The Volusia County School District on Tuesday unanimously voted a budget of $ 1.2 billion, including a tax hike and a plan to use $ 41 million of its savings to cover a deficit.
The budget discussion, normally a contentious topic itself, has been largely overshadowed by a heated debate over masks in schools.
It’s the largest public budget in Volusia County, even exceeding the county’s provisional budget by $ 1.1 billion. But when the time came for a public hearing on the matter, no one had registered to speak. At one of the busiest board meetings in years, people lined up in the parking lot to talk only about whether or not to demand masks in schools.
The council has again chosen to cover a large budget deficit by dipping into its savings and hoping that future federal dollars will help close the gap that taxpayer dollars cannot.
From August:Interim tax hike, current federal funds cannot cover Volusia schools $ 53 million shortfall
The district’s finances have been strained by the COVID-19 pandemic, which has hit with a double blow of rising costs and declining student enrollments (meaning less money pouring in). There was also an increase in the amount the district was required to contribute to the Florida pension system and vouchers for private schools.
As for the revenue increase, the district got millions of federal dollars in COVID relief that it was able to use to pay for some of the things it had already budgeted for. Other funds have been spent on new university programs to help students affected by the pandemic.
But federal dollars weren’t enough to cover everything, and the district had yet to develop a plan to cover a $ 41 million budget deficit – the largest in recent memory, though it was down from 53 million dollars. million dollars projected with which the district was working. during the summer.
“This district has regularly relied on reserves to balance the budget,” said CFO Lisa Snead, pointing to a budget from 10 years ago where the district also used $ 41 million of its savings to cover a deficit. . Last year the deficit was about $ 10 million; in 2019, $ 8.1 million; and in 2018, less than $ 3 million.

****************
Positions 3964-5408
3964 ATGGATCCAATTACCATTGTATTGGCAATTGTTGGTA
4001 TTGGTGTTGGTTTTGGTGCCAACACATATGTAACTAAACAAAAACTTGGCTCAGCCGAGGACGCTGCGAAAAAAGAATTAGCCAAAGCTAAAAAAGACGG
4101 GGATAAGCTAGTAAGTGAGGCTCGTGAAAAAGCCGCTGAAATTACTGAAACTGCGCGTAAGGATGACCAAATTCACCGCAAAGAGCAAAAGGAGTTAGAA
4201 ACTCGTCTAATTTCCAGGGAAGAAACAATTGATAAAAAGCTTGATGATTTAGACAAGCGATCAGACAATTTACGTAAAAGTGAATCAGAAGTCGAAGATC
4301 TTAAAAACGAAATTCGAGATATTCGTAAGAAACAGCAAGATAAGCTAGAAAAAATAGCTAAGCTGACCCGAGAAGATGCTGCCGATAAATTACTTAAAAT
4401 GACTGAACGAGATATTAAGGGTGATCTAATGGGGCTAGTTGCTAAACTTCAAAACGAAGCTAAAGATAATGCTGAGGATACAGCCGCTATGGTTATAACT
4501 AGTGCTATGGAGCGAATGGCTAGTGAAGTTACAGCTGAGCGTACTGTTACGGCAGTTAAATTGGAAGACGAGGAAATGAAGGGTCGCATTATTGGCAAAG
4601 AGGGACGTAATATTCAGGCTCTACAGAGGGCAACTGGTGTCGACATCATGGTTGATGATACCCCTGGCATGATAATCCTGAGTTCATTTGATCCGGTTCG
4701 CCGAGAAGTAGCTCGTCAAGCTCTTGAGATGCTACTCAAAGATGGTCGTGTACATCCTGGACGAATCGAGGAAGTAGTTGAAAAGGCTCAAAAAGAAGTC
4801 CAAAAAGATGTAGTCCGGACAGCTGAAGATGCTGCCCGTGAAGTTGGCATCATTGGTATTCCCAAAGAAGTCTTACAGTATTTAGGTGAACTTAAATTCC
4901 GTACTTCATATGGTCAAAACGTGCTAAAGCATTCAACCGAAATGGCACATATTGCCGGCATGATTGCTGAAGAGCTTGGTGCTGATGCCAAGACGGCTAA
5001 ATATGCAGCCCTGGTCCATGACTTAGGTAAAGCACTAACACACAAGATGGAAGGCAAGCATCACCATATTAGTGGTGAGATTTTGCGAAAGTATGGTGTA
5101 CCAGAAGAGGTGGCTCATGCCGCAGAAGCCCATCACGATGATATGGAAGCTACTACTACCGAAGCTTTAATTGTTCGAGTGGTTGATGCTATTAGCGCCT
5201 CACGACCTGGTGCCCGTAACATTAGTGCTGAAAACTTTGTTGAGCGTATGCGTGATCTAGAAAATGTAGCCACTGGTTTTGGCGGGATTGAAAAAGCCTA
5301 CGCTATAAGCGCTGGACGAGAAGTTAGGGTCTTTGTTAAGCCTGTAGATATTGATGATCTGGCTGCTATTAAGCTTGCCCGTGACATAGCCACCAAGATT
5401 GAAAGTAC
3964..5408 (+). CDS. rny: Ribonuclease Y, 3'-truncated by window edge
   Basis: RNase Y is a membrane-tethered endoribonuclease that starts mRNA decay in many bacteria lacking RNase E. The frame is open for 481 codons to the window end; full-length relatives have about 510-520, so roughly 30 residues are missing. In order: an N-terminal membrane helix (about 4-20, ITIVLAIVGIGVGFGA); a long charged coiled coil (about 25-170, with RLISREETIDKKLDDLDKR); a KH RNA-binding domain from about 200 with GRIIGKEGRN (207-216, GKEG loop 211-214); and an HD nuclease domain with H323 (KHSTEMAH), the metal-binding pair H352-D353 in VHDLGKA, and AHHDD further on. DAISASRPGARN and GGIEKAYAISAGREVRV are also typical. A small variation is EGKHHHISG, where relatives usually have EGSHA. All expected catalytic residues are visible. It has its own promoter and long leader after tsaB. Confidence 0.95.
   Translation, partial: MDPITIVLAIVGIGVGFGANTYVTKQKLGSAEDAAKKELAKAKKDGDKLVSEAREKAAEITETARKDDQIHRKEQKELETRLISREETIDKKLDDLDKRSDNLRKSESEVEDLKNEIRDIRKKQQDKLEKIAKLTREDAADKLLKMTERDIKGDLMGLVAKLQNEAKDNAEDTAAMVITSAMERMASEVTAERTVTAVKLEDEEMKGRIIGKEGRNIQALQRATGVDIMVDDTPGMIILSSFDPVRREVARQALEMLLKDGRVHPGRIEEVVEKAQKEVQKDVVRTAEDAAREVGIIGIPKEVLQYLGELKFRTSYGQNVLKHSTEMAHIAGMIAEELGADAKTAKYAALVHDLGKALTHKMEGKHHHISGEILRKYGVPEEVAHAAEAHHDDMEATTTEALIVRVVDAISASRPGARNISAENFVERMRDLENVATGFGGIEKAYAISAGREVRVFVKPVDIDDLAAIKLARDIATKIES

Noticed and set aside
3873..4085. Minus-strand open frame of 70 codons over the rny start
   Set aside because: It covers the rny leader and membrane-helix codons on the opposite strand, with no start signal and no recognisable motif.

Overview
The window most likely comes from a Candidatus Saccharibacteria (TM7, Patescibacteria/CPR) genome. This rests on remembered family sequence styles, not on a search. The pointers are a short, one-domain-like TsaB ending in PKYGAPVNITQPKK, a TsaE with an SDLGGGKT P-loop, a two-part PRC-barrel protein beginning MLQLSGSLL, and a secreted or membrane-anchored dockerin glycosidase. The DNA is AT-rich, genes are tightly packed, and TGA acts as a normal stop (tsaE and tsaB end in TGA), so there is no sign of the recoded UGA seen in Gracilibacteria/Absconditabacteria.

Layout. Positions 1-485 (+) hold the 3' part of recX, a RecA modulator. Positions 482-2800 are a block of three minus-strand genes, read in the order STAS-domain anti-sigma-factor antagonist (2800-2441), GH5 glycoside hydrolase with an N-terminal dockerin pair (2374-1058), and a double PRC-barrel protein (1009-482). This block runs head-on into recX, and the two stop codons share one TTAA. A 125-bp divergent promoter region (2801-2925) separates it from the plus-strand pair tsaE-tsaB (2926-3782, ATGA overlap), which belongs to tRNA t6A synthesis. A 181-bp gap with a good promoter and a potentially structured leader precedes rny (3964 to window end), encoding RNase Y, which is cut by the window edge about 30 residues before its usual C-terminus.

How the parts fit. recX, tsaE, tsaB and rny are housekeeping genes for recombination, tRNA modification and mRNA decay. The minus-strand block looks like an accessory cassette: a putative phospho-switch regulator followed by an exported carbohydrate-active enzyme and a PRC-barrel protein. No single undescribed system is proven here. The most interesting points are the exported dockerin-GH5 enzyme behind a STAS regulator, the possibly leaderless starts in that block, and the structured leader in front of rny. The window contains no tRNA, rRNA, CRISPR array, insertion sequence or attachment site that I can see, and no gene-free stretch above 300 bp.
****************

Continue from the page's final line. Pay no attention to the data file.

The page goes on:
Last year:The Volusia School Board is drawing back on its savings and a slight tax hike to balance the budget
The adopted tax rate is $ 5.80 per $ 1,000 of assessed value, which is lower than last year’s rate of $ 5.91 per $ 1,000. However, this year’s reduced rate – the rate that would produce the same income as last year’s rate using new appraisals of the same properties – is $ 5.66. This means that the tax rate is increasing from last year, allowing the school district to generate additional income.
A tax rate of $ 5.80 means that the owner of a $ 150,000 home with a $ 50,000 property exemption will pay $ 580 in annual property taxes.
The adopted tax rate will generate $ 196 million in revenue for the district, up from $ 190 million last year.
School board members are hoping that an additional $ 149 million in federal funds the district is waiting for but has yet to receive will help replenish its savings, but district staff have warned that at least some of the money will be set aside for specific purposes.
Board Chair Linda Cuthbert pointed out that the district is funded largely by local taxes and that a punitive state funding formula has resulted in years of lost money for the County of Volusia. The district cost differential, a multiplier that ended up giving wealthier districts more money, means Volusia County receives 96 cents of the dollar in taxes for its schools. Over 17 years, this represents $ 181 million in lost revenue.
Learn more about DCD:Volusia and Flagler are closely monitoring debate over how to allocate education dollars
“This is why ESSER (federal) funds are so valuable and why we are so dizzy,” Cuthbert said. “We can plug the holes in our school system. “
The major problem is that federal funds are not recurring.
Snead previously pointed out to council this year that once the ESSER dollars stop coming in, the district will need something like massive enrollment growth or changes to the state’s funding formula for reach the breakeven point.
Cassidy Alexander covers education for the Daytona Beach News-Journal. Follow her on Twitter.